Weds 2nd April 2014

Foundation for Science and Technology

Policy choices for the reduction of bovine tuberculosis

Last week, the Foundation for Science and Technology met at the Royal Society to discuss bovine tuberculosis (bTB) in the UK and what policy choices might be available to the Government. Bovine TB strategy in the UK hinges primarily on cattle controls, but it is generally agreed that there is a need to address the sylvatic reservoir of disease in badgers. Unfortunately, the Report of the Independent Expert Panel on Pilot Badger Culls (IEP Report) was due to be released by the time the meeting was convened, but it was not released until two days later (04/04/14).

The speakers were as follows:

  • Adam Quinney: Farmer and former Vice-President, NFU
  • Professor Rosie Woodroffe: Senior Research Fellow, Institute of Zoology, Zoological Society of London
  • Dr Miles Parker OBE FSB: Senior Research Associate, Centre for Science and Policy, University of Cambridge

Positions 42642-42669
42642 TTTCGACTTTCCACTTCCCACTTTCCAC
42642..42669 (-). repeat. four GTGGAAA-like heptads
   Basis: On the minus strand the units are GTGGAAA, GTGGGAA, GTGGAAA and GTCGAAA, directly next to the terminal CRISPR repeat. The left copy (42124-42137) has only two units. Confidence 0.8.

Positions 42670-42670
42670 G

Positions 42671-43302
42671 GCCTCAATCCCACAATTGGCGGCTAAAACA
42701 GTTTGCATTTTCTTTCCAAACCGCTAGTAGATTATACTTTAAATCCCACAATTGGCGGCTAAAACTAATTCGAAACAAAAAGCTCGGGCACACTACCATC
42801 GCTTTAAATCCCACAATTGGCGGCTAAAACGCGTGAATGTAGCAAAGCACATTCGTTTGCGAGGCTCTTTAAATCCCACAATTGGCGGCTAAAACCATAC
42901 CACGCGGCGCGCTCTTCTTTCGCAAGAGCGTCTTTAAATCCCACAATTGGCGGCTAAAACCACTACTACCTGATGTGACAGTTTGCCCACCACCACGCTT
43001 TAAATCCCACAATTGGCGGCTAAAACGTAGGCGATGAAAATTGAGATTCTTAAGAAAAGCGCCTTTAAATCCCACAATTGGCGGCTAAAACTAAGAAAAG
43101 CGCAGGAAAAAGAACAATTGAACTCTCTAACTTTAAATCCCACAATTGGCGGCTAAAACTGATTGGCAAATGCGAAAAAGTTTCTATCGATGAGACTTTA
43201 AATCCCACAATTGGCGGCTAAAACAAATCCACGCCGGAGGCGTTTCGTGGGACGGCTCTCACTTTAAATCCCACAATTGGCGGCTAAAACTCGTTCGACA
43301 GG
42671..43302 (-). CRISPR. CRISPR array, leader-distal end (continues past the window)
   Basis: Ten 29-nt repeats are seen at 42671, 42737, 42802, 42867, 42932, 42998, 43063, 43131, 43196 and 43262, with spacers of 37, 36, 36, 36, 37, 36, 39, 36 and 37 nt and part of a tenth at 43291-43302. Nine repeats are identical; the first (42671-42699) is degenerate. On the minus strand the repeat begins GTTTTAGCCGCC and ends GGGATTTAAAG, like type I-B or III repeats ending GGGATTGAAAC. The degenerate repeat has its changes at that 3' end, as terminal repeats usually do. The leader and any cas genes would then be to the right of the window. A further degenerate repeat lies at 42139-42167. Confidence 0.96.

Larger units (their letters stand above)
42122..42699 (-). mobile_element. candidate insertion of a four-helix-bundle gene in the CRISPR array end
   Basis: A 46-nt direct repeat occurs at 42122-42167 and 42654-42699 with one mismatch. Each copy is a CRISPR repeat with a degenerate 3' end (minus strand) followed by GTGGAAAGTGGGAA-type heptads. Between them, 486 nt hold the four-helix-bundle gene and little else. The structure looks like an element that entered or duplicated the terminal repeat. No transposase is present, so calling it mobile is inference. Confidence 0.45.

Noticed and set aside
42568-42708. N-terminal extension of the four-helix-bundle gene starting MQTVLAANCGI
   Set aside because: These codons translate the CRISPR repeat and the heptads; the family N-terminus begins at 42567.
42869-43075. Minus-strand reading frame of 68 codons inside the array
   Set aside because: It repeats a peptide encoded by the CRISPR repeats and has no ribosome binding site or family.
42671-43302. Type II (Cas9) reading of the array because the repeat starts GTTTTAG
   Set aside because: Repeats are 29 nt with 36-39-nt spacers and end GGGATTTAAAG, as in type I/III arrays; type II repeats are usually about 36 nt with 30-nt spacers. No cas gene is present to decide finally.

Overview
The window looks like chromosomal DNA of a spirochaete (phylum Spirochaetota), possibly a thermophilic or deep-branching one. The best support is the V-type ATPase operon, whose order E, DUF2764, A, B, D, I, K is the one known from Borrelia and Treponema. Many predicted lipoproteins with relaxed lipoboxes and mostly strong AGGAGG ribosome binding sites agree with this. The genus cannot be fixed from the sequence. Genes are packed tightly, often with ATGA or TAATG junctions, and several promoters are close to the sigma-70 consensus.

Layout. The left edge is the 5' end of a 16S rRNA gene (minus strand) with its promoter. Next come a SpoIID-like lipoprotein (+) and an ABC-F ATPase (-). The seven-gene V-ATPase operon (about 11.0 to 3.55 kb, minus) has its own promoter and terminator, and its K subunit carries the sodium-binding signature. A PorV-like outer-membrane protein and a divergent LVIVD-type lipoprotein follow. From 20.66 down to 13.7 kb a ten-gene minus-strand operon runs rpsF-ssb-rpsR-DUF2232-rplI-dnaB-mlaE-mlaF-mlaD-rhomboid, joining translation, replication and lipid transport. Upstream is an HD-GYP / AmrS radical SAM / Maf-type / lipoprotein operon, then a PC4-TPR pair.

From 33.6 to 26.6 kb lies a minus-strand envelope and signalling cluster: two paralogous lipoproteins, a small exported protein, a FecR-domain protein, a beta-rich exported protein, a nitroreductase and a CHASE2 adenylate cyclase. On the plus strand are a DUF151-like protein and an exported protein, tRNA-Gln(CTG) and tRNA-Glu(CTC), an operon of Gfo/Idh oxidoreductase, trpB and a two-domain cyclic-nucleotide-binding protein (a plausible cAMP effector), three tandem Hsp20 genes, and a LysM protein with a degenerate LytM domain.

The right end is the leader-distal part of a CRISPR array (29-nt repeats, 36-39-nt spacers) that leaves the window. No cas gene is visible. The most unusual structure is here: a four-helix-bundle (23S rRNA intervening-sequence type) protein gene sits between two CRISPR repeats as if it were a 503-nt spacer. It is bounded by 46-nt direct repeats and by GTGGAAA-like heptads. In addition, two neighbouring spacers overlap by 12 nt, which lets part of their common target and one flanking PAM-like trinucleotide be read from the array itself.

We were also due to hear from Professor Ian Boyd, Government Chief Scientific Adviser at DEFRA, but due to the impending release of the IEP Report he was unable to attend.

Mr Quinney summarised the history of bTB controls in the UK and highlighted the distrust between the farming community and DEFRA. Professor Woodroffe gave a talk to explain how infections spread, what factors affect the reproductive rate of an infection and her thoughts on vaccination as a strategy for badgers. Dr Parker came third with a talk about trends in the incidence and prevalence of bTB since the FMD outbreak in 2001/02. He outlined methods for managing bTB and re-iterated the point that vaccination alone is not wholly effective; a comprehensive strategy is necessary.

In summary it was agreed that whilst there is much polarisation over some aspects of bTB control, there is widespread consensus on others. It is important to build a strategy upon those latter aspects. It would also be great to hear a projection for cattle vaccine introduction that isn’t perpetually ‘about 10 years away’.

Foundation for Science and Technology

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